This really is a terrific recipe. I served it with Dorie Greenspan’s Garlic Scape and Almond Pesto (I’d bought a big bag of garlic scapes at the farmer’s market), but feel free to use any type of light sauce (i.e. white wine, butter, etc.). However, I really liked the gnocchi with the pesto, especially because I used garlic scapes in both. The garlic flavor of Dorie’s pesto was strong but not harsh, and it helped to thin out the pesto with equal parts gnocchi cooking liquid.

Garlic Scapes Parisienne gnocchi: minced garlic scapes Basil plant

Garlic scape pesto: blend dry ingredients Garlic scape pesto: process all ingredients Garlic Scape Pesto

And the best part is most of the work can be done in advance, making Parisienne Gnocchi with Garlic Scape Pesto ideal for entertaining! The gnocchi even freezes well.

Here are the recipes:

Parisienne Gnocchi, serves 4

3/4 cup water

6 tablespoons unsalted butter

1 cup all-purpose flour

3 large eggs

1/2 cup grated Parmesan cheese

2 tablespoons minced fresh herbs (used 1 tablespoon each garlic scapes and basil; can use any herb such as basil, chives, rosemary, mint, etc.)

1 tablespoon Dijon mustard

1 tablespoon olive oil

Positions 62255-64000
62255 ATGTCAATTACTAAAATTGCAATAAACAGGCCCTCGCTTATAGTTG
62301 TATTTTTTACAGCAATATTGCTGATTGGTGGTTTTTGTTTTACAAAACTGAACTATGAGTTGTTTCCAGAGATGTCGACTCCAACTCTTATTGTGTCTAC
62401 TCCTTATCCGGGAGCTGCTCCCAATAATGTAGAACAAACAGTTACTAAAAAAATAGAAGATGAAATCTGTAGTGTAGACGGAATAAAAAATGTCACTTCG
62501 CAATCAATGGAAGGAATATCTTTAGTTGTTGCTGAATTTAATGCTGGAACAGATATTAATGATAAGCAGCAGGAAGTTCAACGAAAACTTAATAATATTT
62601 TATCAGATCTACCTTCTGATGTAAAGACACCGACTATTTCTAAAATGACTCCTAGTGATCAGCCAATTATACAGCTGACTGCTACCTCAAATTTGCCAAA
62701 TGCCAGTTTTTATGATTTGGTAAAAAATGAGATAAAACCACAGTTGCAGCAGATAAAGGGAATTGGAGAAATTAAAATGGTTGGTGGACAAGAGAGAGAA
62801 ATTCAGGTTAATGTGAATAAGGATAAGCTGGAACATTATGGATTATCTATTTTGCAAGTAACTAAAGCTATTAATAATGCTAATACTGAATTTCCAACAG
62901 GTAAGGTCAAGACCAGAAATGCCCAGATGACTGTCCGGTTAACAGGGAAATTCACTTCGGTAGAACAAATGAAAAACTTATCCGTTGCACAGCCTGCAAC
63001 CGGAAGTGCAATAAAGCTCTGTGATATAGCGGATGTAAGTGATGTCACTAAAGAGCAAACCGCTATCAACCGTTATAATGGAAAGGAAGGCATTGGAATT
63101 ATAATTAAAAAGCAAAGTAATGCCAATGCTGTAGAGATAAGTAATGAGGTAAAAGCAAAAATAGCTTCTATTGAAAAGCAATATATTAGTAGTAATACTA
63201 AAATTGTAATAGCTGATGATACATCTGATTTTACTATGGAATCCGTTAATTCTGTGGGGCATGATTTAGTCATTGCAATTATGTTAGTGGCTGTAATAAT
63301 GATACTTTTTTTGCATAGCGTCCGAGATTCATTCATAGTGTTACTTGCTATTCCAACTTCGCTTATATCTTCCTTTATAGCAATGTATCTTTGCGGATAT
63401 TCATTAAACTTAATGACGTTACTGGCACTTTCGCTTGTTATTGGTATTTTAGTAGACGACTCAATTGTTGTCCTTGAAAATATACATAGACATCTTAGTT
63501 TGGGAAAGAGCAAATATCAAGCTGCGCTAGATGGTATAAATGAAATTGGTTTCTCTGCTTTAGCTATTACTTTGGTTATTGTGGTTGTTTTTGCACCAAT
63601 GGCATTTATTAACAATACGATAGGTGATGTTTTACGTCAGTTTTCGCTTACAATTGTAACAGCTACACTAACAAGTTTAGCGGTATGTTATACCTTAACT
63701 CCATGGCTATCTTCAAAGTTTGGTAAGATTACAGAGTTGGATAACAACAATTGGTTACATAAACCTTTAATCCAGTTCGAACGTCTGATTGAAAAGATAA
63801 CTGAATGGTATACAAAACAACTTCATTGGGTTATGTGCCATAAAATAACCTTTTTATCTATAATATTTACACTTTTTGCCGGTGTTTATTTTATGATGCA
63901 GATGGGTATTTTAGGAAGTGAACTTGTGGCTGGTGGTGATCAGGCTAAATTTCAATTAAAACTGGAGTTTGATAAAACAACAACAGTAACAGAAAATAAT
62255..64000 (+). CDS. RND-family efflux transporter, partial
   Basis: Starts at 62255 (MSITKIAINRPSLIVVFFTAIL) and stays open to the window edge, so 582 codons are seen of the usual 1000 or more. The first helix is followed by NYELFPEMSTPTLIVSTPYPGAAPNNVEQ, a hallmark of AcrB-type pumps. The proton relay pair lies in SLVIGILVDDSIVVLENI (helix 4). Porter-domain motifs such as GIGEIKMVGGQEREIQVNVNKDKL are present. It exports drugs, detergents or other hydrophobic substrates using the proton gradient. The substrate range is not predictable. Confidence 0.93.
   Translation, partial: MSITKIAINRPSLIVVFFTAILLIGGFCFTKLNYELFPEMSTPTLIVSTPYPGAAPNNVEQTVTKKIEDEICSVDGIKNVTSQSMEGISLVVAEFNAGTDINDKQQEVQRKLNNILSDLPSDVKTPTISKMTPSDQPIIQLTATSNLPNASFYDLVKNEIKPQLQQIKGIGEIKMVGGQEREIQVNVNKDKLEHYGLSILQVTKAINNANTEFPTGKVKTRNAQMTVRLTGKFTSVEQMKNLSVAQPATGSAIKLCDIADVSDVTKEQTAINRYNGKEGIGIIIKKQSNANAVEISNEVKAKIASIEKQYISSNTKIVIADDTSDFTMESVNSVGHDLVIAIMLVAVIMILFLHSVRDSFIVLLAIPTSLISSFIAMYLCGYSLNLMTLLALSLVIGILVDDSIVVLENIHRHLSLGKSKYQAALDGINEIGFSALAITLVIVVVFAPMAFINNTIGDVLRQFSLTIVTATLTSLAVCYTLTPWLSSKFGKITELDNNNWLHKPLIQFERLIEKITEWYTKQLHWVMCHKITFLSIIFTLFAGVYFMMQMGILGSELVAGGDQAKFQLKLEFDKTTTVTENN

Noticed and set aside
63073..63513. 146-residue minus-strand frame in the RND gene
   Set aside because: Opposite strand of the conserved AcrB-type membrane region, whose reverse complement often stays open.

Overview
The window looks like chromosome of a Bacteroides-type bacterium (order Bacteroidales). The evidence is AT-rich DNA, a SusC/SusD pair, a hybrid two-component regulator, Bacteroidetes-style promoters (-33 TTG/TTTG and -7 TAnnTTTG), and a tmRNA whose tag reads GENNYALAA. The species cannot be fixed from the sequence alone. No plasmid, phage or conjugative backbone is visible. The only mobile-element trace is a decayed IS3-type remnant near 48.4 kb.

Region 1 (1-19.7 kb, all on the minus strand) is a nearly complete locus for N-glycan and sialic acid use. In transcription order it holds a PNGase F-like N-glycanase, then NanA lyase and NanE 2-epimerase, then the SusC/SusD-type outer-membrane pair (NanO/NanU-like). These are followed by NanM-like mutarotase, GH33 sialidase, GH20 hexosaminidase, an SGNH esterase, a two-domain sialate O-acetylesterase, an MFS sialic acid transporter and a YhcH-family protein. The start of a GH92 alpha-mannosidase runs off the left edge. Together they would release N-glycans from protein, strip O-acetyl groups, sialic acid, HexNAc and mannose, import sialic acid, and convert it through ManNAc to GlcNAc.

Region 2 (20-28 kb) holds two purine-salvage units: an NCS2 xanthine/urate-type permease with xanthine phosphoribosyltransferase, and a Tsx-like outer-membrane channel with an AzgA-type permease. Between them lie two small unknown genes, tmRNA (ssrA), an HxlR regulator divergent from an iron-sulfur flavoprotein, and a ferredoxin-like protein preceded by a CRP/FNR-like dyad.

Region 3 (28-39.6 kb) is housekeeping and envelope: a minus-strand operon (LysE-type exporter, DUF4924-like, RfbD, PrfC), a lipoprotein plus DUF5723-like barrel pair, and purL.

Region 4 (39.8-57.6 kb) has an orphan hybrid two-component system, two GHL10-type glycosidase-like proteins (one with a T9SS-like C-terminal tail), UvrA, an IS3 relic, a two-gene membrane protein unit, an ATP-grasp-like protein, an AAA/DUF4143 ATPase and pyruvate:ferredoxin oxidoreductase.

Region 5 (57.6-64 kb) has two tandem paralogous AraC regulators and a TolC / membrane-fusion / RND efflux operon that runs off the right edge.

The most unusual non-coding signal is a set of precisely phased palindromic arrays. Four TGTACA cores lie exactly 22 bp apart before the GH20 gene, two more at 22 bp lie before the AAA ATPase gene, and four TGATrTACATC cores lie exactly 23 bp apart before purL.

1 cup sliced mushrooms or spring peas (optional)

3/4 cup garlic scape pesto (see below) or a light butter sauce

1 tablespoon thinly sliced fresh basil (optional)

Combine the water and butter in a medium-sized pot. Set it over medium heat and bring the liquid to a boil. Remove the pan from the heat and stir in the flour using a wooden spoon. Stir until it forms a paste and the flour is completely incorporated.

Gently beat the eggs in a small bowl. Once the pot has cooled a bit (you don’t want to cook the eggs), slowly pour in the eggs and mix into the dough. Add the cheese, herbs and mustard and blend well. Spoon the dough into a pastry bag or large Ziploc bag and refrigerate until well-chilled, about 1 hour.

Set a pot of salted water over medium-high heat so that it simmers. Also have a small strainer nearby and line a cutting board or baking sheet with paper towels.